Thursday 22 September 2011

Ever/Girly - Dead Boy Robotics / The Machine Room

Edinburgh's Tape Studio have worked with acts like Amanda Palmer and have two Studer tape machines to make your inner audiophile's mouth water. They've also recently unveiled their new Singles Club. The concept for the Club is simply intermittent releases of split 7" vinyl singles featuring two local artists that Tape have worked with previously. The idea itself had enough potential to attract our attention, but the pairing of Dead Boy Robotics and The Machine Room is a match made in heaven for lovers of electronica-tinged indie.


Dead Boy Robotics are first up with Ever, taken from their upcoming debut album (which was recorded at Edinburgh's other great treasure trove of analogue equipment, Chamber Studios, then mixed at Tape). DBR have been plugging away for quite some time, with a slot at T in the Park in 2009, a well-received debut EP in 2010, and the album to be delivered later this year, their dark synthesis of electronic loops and guitars becoming more and more defined over time. 'Ever' is a promising glimpse at the upcoming record, strongly evoking Pure Reason Revolution's most recent material with its overlapping vocals and deep synth textures enveloping the solid core of gritty bass and percussion. The song benefits from a fairly unusual structure that stops and starts where lesser songwriters would just keep powering away. 'Ever' is a dense piece of work, at 5 minutes in length and with a deliciously dark character that makes it an unusual choice for a single in some ways, but a great song in its own right. The album it serves as a preview for can only be just as good, and we look forward to hearing it.


The Machine Room, unlike DBR, are newcomers to the Edinburgh scene. They seem to have done pretty well so far in garnering some buzz, and attracted enough attention whilst recording their debut EP at Tape to be included in the Singles Club. Their track, Girly, certainly comes from the brighter, more "indie" shade of the spectrum, especially when compared to 'Ever'. Glittery electronics twinkle over a fairly catchy, delicate vocal line, and the whole thing is quite... well, girly. It definitely feels like more of a "single" than its counterpart, but does a lot less to grab you by the head. That's not to say it is a bad song, however; the production is punchy and the vocals sit at a perfect, inoffensive level, letting the sound fill up during the choruses for an admittedly quite powerful effect, particularly towards the end of the track. The Machine Room do sound like they would be great fun to watch live, and fair play to them to at least hold their own when back to back against Dead Boy Robotics, a unit that has been together longer and been able to really hone a sound of its own. Ultimately, 'Ever' stands out considerably as the better song of the two.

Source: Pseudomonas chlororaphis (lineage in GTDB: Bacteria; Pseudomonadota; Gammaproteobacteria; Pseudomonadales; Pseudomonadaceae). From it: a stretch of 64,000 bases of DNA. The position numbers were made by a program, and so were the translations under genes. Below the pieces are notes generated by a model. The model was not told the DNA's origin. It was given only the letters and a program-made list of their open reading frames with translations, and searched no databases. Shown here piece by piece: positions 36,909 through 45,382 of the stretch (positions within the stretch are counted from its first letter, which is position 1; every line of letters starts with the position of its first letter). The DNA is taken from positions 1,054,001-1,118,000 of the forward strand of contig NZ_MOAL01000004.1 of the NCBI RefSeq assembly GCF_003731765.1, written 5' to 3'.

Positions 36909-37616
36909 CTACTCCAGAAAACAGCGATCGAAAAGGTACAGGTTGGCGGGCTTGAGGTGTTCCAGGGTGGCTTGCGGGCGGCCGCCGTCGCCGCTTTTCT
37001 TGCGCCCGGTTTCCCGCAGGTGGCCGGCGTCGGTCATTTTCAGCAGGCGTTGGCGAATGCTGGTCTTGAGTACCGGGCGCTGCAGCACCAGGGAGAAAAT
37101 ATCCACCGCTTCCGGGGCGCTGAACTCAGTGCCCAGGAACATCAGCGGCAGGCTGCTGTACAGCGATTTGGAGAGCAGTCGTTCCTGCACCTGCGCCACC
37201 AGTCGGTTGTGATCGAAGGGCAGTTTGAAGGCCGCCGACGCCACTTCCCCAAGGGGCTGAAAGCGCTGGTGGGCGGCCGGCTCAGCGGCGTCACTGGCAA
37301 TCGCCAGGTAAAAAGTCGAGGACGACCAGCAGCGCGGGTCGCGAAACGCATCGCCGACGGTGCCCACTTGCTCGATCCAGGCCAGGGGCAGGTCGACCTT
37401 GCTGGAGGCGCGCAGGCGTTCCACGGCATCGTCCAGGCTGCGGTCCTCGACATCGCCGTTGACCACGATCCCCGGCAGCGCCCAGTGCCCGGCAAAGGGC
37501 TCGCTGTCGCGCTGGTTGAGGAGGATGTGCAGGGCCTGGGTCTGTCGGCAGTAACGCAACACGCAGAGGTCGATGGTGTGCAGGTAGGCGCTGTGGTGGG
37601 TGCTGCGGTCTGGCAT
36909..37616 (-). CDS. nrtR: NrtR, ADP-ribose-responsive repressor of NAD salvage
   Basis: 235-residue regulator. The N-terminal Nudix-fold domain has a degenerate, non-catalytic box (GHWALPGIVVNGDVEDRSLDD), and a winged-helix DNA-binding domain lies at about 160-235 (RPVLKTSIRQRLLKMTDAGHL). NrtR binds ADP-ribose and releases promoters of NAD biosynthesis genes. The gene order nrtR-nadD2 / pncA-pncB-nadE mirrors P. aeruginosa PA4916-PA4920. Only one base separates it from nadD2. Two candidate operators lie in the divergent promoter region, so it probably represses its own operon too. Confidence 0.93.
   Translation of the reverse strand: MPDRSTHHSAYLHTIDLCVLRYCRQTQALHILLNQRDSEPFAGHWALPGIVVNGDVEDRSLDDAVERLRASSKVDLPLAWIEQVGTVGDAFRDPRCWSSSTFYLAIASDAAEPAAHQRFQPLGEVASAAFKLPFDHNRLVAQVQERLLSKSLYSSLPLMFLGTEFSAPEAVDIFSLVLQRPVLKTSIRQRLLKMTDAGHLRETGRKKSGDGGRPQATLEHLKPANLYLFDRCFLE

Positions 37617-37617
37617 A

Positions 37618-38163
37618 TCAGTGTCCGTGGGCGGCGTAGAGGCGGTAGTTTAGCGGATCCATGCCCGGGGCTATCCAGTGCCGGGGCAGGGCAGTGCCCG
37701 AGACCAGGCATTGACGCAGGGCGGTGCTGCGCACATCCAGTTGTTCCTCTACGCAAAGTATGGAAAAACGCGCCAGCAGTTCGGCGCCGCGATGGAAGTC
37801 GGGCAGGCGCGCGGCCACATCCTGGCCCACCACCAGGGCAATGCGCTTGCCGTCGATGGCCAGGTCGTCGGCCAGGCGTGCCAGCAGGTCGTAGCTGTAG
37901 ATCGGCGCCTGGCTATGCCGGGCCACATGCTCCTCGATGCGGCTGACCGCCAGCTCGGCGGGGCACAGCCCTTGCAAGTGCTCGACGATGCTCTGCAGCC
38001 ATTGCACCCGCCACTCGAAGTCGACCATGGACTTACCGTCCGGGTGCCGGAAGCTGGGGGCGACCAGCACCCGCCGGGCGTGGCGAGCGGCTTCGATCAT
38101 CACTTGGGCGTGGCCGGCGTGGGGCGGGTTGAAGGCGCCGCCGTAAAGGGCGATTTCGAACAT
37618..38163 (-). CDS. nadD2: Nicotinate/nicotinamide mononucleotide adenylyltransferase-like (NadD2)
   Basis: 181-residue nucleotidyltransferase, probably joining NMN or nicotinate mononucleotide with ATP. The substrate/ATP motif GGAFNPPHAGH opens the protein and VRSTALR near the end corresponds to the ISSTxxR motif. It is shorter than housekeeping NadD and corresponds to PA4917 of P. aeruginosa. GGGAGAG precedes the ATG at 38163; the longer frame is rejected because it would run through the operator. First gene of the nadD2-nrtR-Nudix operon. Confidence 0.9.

Stewart McLachlan

Friday 9 September 2011

The Council Wedding Band - Tam's railways

Nine months ago, wrote about Tam’s railways official return to the stage as a three-piece, with all new tunes and a tight look. The audience and the band had a very special time together that hot, passionate night. In a way, their debut release The Council Wedding Band was conceived that evening, as now, nine months and one day later, the seeds they planted have grown into a well-developed little body of work with five healthy, pink tracks.

The EP opens with the softly delivered, new wave mid-tempo Let’s Go To Town, which sounds like it’s been recorded by a band in their 40s, and this mildness is a little at odds with the theme of revolution. In spite of this, the track actually sets the tone well for a developed and considered grouping of tunes, it's just surprising for a band who can rock out onstage like CBGB punks.

Barrel of Irony is a bouncy wee rock and roll tune that owes a lot to fellow Leith residents The Proclaimers. The lyrics have a cheeky politically-left facetiousness that, through vocalist/guitarist Leigh’s charismatic delivery comes across as charming and agreeable, especially when the kazoo solo kicks in.

With its sliding bass lines, low frequency oscillating processed guitar that sounds like a synthesiser, and dancey hi-hat beat drums, Man Up the Stairs is a groovy little ditty with an air of introspection and a faint whiff of 80s dance revival.

Cream of the Crop is a clever song, as the structure is reflected in the lyrical theme. As the song describes growing up and your life changing, the song develops through a variety of different musical styles. Careful listeners will hear The Beatles and The Beach Boys in the intro harmonies, Primal Scream-adelica in the bridge, followed by a little a bit of funk in the first verse, and it goes on. When the song gets going, it proves to be the standout track from the album.

Pregnancy jokes aside, this EP certainly represents the culmination of a deliberate relaunch for Tam’s railways, and if they proceed in this direction, these three skilled musicians will achieve the success that they have the potential to achieve. The EP is out today and the band are celebrating with a gig at Sneaky Pete's, including face painting, yes, face painting, and an aftershow party at The Store which will host the debut screening of the band’s brand new music video for Let’s Go To Town. Support is provided by The 10:04s and The Remnant Kings.
Myke Hall